DBA 101: It Takes Confidence

A good database administrator projects confidence – without being a jerk.

This positive yet firm attitude helps the DBA accomplish their job in tough situations:

  • A programmer insists their code is fine, and it’s a database problem that the DBA needs to fix
  • A manager asks the DBA how much to budget for server hardware next year
  • A project team says they want to run a mission-critical app on dilapidated hardware with no plan B

A wishy-washy DBA surrenders in those discussions and the database infrastructure suffers for it.

Managers – when you’re hiring a DBA, take a note of their attitude.  Are they selling you on their ideas, their background and their skills?  Is it a successful sale?  Remember that after they’re hired, they will have similarly small blocks of time in which to sell you on other ideas like database outage windows, purchasing strategies, and T-SQL problems.  A DBA has to be positive yet firm in their business relationships.

Candidates – do a shot of Jager before the interview.  Okay, maybe not, but act like you did.  And yes, I’m posting this because I recently conducted a phone interview with a candidate who was a total yes-man: he had the skills, but he lost his chance because both me and the manager saw that he’d get walked all over.

More DBA Career Articles

  • Gaining Experience for a DBA Job – a reader asked how to do it, and I gave a few ways to get started.
  • Development DBA or Production DBA? – job duties are different for these two DBA roles.  Developers become one kind of DBA, and network administrators or sysadmins become a different kind.  I explain why.
  • Recommended Books for DBAs – the books that should be on your shopping list.
  • Ask for a List of Servers – DBA candidates need to ask as many questions as they answer during the interview.
  • Are you a Junior or Senior DBA? – Sometimes it’s hard to tell, but I explain how to gauge DBA experience by the size of databases you’ve worked with.
  • So You Wanna Be a Rock & Roll Star – Part 1 and Part 2 – wanna know what it takes to have “SQL Server Expert” on your business card?  I explain.
  • Becoming a DBA – my list of articles about database administration as a career.
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8 Comments. Leave new

  • What do you do about the opposite problem? I was the supervisor for a DBA who maybe was too firm in his positions. I felt like he was just doing what we hired him to do. I was able to have discussions and reach compromises with him, but he stepped on so many toes that my manager fired him. Now we are having a hard time replacing him. Yikes!

    Reply
  • That’s a good point, and it was on my mind when I wrote the first sentence – but then proceeded to forget about it, hahaha.

    I think that’s actually a more common problem, too. The old joke is that DBA stands for Don’t Bother Asking, because we’re so tough, confident and firm.

    My solution: explain to the DBA that they’re a self-contained business. They have customers (end users & developers) who want to buy a product (a fast, reliable database). The DBA is selling that product, but he needs to remember that he’s not the only person selling that product. His customers can choose to buy a lesser product (a slower database server without a DBA) or buy it from another vendor with better customer satisfaction. Sometimes that vendor is an outside consultant, sometimes it’s a remote DBA, sometimes it’s just another employee.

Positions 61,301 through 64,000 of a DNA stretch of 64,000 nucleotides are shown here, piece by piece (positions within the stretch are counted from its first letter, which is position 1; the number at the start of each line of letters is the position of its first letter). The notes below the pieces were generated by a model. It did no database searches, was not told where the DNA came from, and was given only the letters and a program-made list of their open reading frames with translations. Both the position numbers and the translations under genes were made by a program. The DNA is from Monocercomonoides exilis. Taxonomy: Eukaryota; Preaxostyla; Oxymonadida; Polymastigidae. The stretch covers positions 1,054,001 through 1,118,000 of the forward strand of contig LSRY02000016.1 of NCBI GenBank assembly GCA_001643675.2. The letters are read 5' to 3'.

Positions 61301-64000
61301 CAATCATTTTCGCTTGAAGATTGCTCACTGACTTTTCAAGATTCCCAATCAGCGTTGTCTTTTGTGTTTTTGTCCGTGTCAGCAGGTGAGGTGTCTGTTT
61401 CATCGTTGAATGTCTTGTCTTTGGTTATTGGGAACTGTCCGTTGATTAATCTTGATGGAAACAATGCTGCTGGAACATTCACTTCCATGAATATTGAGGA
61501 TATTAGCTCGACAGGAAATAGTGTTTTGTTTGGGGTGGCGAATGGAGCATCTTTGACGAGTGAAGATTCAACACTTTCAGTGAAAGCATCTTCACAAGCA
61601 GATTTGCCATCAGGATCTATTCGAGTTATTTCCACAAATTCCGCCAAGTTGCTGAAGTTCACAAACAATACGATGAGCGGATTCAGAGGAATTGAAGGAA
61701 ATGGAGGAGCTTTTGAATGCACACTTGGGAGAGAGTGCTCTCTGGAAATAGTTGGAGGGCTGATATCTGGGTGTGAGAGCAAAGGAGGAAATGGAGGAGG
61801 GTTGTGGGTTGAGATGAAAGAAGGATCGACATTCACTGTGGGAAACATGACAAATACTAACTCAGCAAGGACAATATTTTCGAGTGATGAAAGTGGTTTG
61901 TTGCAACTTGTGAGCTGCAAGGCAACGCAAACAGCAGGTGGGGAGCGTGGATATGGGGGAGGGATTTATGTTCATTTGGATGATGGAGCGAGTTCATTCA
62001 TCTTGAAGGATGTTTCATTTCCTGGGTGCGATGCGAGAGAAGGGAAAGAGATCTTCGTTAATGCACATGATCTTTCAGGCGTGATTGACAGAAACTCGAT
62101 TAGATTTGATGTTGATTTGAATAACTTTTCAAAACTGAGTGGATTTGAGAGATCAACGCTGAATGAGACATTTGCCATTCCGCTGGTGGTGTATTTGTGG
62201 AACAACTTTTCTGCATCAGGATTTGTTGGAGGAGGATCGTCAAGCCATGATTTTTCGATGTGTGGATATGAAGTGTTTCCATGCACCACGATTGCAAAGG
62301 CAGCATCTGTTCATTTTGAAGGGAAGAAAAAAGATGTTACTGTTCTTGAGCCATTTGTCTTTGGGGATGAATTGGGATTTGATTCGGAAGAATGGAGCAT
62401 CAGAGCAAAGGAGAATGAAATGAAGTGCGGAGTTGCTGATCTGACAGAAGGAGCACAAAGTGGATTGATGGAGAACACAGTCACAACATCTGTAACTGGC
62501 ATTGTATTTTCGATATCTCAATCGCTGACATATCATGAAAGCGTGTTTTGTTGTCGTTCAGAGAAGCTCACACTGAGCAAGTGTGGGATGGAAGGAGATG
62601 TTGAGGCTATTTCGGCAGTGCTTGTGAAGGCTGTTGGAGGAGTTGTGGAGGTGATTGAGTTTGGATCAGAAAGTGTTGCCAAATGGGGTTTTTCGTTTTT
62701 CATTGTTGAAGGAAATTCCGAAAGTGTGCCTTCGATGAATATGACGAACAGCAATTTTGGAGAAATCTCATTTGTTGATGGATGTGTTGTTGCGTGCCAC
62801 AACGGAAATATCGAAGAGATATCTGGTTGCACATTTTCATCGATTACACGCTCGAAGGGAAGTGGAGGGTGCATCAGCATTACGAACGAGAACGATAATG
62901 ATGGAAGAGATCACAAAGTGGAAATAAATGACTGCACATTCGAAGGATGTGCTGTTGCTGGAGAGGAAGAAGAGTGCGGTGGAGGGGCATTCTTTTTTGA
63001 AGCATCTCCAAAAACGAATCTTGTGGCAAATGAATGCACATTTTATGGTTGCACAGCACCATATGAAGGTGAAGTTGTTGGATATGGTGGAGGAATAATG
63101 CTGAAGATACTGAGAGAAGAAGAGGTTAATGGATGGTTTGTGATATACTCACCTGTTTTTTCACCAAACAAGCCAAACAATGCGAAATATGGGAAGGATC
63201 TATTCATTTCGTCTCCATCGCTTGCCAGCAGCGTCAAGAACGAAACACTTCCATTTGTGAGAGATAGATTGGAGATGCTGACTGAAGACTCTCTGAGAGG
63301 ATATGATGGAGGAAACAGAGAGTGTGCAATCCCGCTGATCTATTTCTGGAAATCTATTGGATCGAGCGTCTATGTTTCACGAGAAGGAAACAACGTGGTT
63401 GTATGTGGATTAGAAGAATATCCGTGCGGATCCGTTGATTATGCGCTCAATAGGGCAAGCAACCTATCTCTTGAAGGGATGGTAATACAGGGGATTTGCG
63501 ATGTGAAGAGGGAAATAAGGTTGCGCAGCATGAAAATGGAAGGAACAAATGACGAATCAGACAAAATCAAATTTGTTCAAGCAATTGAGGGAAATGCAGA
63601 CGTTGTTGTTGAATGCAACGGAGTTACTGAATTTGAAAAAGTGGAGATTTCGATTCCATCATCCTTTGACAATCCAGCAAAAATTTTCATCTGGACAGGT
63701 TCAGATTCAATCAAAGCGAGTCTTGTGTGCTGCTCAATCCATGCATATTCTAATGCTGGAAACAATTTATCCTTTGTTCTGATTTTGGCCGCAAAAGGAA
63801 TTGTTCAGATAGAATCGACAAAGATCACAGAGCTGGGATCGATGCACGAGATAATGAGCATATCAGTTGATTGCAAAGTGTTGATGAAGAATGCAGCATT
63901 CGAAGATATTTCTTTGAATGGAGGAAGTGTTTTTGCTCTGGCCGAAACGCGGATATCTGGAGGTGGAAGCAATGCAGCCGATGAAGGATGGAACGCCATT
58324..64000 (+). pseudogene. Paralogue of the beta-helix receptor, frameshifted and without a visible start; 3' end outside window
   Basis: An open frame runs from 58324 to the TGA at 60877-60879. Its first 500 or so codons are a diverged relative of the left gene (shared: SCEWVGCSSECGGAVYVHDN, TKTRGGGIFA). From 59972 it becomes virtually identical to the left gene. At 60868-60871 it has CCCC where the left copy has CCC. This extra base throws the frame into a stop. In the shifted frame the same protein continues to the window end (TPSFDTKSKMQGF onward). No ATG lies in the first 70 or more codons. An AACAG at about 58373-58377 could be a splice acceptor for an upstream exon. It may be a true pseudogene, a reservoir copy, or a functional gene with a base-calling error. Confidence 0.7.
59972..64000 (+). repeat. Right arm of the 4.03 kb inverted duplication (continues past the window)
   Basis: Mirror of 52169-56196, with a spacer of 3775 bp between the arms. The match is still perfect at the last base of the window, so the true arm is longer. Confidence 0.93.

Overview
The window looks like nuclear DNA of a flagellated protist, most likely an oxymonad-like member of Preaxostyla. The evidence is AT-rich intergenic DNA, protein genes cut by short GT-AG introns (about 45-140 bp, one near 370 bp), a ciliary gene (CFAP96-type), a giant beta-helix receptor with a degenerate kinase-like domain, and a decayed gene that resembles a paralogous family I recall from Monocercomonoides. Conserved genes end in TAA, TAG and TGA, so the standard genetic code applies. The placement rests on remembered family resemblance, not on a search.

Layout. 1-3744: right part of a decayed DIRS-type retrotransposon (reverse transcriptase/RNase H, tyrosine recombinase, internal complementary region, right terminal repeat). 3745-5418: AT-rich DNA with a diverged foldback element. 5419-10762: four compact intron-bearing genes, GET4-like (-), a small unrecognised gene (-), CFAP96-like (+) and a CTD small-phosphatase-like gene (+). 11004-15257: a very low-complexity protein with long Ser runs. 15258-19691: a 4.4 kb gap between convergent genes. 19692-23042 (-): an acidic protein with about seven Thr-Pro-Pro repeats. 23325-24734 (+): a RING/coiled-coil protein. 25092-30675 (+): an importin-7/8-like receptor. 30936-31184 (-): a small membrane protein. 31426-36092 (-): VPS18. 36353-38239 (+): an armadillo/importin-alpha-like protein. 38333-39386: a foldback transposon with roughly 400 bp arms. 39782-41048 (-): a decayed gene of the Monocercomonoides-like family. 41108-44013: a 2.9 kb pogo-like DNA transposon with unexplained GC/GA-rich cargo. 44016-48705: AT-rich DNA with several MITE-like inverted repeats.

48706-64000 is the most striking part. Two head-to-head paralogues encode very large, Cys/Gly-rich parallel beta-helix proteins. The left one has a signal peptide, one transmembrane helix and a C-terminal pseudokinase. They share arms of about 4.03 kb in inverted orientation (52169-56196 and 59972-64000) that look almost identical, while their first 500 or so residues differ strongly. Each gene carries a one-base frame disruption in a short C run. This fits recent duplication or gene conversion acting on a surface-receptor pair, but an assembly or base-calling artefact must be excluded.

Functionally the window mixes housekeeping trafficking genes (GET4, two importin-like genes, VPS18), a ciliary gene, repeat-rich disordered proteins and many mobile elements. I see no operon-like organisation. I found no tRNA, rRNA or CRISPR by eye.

Explain to him (well, to the next one) that the key to their success isn’t how fast the database runs, or how seldom the database goes down. Instead, the key is satisfied customers. If the customers love the DBA, then the DBA can count on raises and a great career. If all they deliver is uptime and pissed customers, then the monetary success won’t be so easy to come by. The users grant the raises, not the database server.

    Reply
  • Oh, and by the way – yeah, everybody’s having a hard time hiring DBAs right now. It’s truly a DBA’s market, not an employer’s market. Three or four years ago, that was different, but what a swing it’s been.

    Reply
  • DBA: Delightful Bohemian Androids

    Reply
  • Confidence is one thing, getting stabbed in the back by a fellow dba coz he wants in with the cookie in charge is an entirely different matter… It seems I will be looking for work elsewhere soon, this was the 2nd time he pulled a Brutis on me to catch shine with new management.

    Reply
  • Hi Brent,

    I recently joined IBM Software group as a fresher out from college.A comp.Sci. grad from Bangalore. I read your article and quite motivated . I am in a team which performs System Verification and Testing of DB2. I am asked to get the DB2 and DB2 DBA certifications required for my work.My query is: where I will be down the line after few years, Also help me to chalk out my career path as I am impressed and interested to become a DBA in future.

    Waiting for your response….!

    Reply
  • Hi, Cybreek. That’s a great question, but it’s kinda tough to answer because it’s hard for me to chart out your career path. Instead, I’d suggest that you find out what you really enjoy doing (hopefully it’s database administration) and you go from there.

    Reply
  • As a follow-up update to you Brent ,

    I am a DBA with alias ‘cybreek’ who asked you the career path question 7 years ago.
    I still have the same question but well, I have loved the journey so far ! 🙂

    Best Regards,
    Shivraj(@shivrajk)

    Reply

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